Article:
Department and placed him in charge of the Department of Trusteeship of the
UN to handle problems of the world’s peoples who had not yet attained
self-government. He has been associated with the UN ever since.
From June of 1947 to August of 1949, Bunche worked on the most important
assignment of his career – the confrontation between Arabs and Jews in
Palestine. He was first appointed as assistant to the UN Special Committee
on Palestine, then as principal secretary of the UN Palestine Commission,
which was charged with carrying out the partition approved by the UN General
Assembly. In early 1948 when this plan was dropped and fighting between
Arabs and Israelis became especially severe, the UN appointed Count Folke
Bernadotte as mediator and Ralph Bunche as his chief aide. Four months
later, on September 17, 1948, Count Bernadotte was assassinated, and Bunche
was named acting UN mediator on Palestine. After eleven months of virtually
ceaseless negotiating, Bunche obtained signatures on armistice agreements
between Israel and the Arab States.
Bunche returned home to a hero’s welcome. New York gave him a «ticker tape»
parade up Broadway; Los Angeles declared a «Ralph Bunche Day ». He was
besieged with requests to lecture, was awarded the Spingarn Prize by the
NAACP in 1949, was given over thirty honorary degrees in the next three
years, and the Nobel Peace Prize for 1950.
Bunche still works for the UN. From 1955 to 1967, he served as
undersecretary for Special Political Affairs and since 1968 has been
undersecretary-general. During these years he has taken on many special
assignments. When war erupted in the Congo in 1960, Dag Hammarskjöld, then
secretary-general of the UN, appointed him as his special representative to
oversee the UN commitments there. He has shouldered analogous duties in
Cyprus, Kashmir, and Yemen.
Replying to an interviewer on the UN’s intervention in international crises,
Bunche remarked that the «United Nations has had the courage that the League
of Nations lacked – to step in and tackle the buzz saw»3. Ralph Bunche has
supplied a part of that courage.4
Bennett, Lerone, Jr., Before the Mayflower: A History of Black America. 4th
ed. Chicago, Johnson Publishing Co., 1969.
Bunche, Ralph J., Extended Memorandum on the Programs, Ideologies, Tactics
and Achievements of Negro Betterment and Interracial Organizations. A
research memorandum for use in the preparation of Gunnar Myrdal’s An
American Dilemma. Original typescript (1940) deposited in New York Public
Library; microfilm copies made in 1968 available in the libraries of the
Universities of Illinois, Iowa, and California at Berkeley.
Bunche, Ralph J., French Administration in Togoland and Dahomey.
Ph.D.dissertation. Cambridge, Mass., Harvard University Graduate School,
Bunche, Ralph J., «Human Relations and World Peace», in Gustavus Adolphus
College Bulletin, 17 (1950). An address given at Gustavus Adolphus College
(St. Peter, Minn.) Commencement and Bernadotte Memorial Dedication, June 4,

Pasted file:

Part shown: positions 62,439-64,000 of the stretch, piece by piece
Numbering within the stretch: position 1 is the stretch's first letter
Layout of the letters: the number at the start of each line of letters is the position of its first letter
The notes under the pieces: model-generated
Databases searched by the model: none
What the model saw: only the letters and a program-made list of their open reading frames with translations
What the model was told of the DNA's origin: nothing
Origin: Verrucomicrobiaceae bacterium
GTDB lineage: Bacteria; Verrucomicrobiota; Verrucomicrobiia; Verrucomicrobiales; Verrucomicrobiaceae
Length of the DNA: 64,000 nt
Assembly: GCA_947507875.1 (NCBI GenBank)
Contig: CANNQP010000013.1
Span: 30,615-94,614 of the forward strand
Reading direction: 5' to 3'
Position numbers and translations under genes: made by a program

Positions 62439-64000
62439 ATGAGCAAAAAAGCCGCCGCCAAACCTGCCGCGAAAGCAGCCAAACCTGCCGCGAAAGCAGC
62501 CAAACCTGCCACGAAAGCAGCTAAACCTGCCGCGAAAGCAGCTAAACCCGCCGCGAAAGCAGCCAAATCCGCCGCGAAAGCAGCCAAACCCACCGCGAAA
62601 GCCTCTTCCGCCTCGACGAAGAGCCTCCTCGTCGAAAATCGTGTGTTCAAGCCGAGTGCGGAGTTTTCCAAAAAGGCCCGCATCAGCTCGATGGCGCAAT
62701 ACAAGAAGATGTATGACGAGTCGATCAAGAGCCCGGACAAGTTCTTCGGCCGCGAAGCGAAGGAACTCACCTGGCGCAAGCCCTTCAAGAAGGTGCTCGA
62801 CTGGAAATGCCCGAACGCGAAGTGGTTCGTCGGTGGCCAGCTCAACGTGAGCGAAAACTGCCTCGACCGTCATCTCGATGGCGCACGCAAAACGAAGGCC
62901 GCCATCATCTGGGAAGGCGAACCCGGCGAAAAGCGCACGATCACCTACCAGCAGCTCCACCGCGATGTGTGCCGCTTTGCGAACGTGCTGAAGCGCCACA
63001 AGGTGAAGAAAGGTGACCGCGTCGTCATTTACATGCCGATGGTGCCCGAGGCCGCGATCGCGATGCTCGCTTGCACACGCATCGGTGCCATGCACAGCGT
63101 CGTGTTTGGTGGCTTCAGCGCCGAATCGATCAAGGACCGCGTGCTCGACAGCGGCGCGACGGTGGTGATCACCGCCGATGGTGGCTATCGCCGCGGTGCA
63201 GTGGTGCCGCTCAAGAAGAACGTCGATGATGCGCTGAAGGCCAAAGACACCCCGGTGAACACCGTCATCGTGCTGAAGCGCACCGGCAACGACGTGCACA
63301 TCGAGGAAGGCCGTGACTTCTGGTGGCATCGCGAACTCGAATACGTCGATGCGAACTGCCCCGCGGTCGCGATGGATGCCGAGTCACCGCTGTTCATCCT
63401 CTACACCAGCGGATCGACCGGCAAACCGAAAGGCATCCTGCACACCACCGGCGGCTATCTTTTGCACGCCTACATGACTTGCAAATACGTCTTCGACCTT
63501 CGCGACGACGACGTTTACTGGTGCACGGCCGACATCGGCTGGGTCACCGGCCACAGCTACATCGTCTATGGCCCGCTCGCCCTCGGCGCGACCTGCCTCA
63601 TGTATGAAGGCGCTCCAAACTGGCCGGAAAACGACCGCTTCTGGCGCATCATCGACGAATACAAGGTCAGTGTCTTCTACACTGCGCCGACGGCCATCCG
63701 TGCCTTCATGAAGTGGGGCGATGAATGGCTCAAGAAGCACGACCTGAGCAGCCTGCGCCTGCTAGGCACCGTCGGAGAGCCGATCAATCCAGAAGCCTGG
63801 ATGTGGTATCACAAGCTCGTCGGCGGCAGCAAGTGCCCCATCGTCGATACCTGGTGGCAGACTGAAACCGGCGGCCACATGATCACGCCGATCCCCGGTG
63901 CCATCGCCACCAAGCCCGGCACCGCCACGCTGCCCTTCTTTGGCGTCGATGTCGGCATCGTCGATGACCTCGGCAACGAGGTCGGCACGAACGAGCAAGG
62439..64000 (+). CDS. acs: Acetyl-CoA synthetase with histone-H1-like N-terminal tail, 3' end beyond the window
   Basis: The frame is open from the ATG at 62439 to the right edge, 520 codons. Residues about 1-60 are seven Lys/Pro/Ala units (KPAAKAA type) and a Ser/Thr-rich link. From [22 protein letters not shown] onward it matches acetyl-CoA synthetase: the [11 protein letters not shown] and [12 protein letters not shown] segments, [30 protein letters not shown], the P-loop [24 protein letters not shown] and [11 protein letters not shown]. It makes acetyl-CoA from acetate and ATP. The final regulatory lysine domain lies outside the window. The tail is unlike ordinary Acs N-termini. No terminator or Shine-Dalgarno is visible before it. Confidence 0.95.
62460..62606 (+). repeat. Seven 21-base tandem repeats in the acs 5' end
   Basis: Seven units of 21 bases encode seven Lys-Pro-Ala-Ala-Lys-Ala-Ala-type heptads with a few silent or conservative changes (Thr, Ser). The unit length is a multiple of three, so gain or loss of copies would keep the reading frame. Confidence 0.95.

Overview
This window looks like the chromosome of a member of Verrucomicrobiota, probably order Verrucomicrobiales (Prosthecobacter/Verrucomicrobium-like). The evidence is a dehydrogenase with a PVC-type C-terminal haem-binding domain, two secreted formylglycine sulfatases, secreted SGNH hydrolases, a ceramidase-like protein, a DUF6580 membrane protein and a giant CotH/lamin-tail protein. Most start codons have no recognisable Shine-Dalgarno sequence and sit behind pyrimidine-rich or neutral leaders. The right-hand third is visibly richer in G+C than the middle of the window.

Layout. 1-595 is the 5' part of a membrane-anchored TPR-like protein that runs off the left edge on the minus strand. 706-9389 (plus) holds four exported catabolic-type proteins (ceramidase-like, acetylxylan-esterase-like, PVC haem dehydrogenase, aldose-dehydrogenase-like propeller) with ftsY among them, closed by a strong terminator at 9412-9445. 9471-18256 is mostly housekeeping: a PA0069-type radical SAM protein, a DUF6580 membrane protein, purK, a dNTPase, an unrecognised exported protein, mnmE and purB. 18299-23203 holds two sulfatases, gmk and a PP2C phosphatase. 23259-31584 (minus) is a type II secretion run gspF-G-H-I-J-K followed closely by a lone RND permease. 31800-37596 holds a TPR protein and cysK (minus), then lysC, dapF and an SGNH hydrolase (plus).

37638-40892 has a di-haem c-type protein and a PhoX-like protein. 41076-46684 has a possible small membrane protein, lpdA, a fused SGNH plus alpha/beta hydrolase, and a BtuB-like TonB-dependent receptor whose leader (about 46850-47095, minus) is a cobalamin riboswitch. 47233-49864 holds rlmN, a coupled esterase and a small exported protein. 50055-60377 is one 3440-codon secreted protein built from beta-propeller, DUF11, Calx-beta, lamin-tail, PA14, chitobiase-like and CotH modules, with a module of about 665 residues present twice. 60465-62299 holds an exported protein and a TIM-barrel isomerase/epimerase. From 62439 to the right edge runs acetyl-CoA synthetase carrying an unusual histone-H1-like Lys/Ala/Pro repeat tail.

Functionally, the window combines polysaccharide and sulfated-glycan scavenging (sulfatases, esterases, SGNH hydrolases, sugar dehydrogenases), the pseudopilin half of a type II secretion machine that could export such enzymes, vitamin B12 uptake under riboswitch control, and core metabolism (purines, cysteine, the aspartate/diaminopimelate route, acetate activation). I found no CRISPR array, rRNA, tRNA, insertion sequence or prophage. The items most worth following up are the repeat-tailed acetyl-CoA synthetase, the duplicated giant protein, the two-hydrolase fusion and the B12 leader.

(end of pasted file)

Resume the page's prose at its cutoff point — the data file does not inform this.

Bunche, Ralph J., «My Most Unforgettable Character», Reader’s Digest, 95
(September, 1969) 45 – 49.
Bunche, Ralph J., Native Morale in The Netherlands East Indies. Washington,
D.C., U.S. Department of State for the Library of Congress, 1941.
Bunche, Ralph J., «Peace and Human Progress», in Symposium on World
Cooperation and Social Progress. New York, League for Industrial Democracy,
Bunche, Ralph J., «Peace and the United Nations», the Montague Burton
Lecture on International Relations. Leeds, England, University of Leeds,
Bunche, Ralph J., «United Nations Intervention in Palestine», in Colgate
Lectures in Human Relations, 1949. Hamilton, N.Y., Colgate University, 1949.
Bunche, Ralph J., «What America Means to Me», as told to Irwin Ross. The
American Magazine, 149 (February, 1950) 19, 122-126. Reprinted in Negro
Digest (September, 1950).
Bunche, Ralph J., A World View of Race. Washington, D.C., Associates in
Negro Folk Education, 1936. Reissued, Port Washington, N.Y., Kennikat Press,
Flynn, James J., «Ralph Johnson Bunche: Statesman», in Negroes of
Achievement in Modern America. New York, Dodd, Mead, 1970.
Hughes, Langston, «Ralph Bunche: Statesman and Political Scientist», in
Famous American Negroes. New York, Dodd, Mead, 1954.
Italiaander, Rolf, Die Friedensmacher: Drei Neger erhielten den
Friedens-Nobelpreis. Kassel, W. Germany, Oncken, 1965. Brief biographies of
Bunche, King, and Luthuli.
Kugelmass, J. Alvin, Ralph J. Bunche: Fighter for Peace. New York, Julian
Myrdal, Gunnar, An American Dilemma: The Negro Problem and Modern Democracy.
New York, Harper, 1944.
Phifer, Gregg, «Ralph Bunche: Negro Spokesman», in American Public Address,
ed. by Loren Reid. Columbia, Mo., University of Missouri Press, 1961.
1. Bunche pays tribute to this «matriarch» of the family in an
autobiographical fragment in Reader’s Digest, «My Most Unforgettable
2. See Gregg Phifer, «Ralph Bunche: Negro Spokesman», passim.
3. «Crisis», in The New Yorker, 43 (July 29, 1967) 23.
4. Suffering from heart disease and diabetes, Mr. Bunche resigned as UN
undersecretary-general on October 1, 1971. He died on December 9, 1971.
From Nobel Lectures, Peace 1926-1950, Editor Frederick W. Haberman, Elsevier
Publishing Company, Amsterdam, 1972
This autobiography/biography was first published in the book series Les Prix
Nobel. It was later edited and republished in Nobel Lectures. To cite this
document, always state the source as shown above.
Ralph Bunche died on December 9, 1971.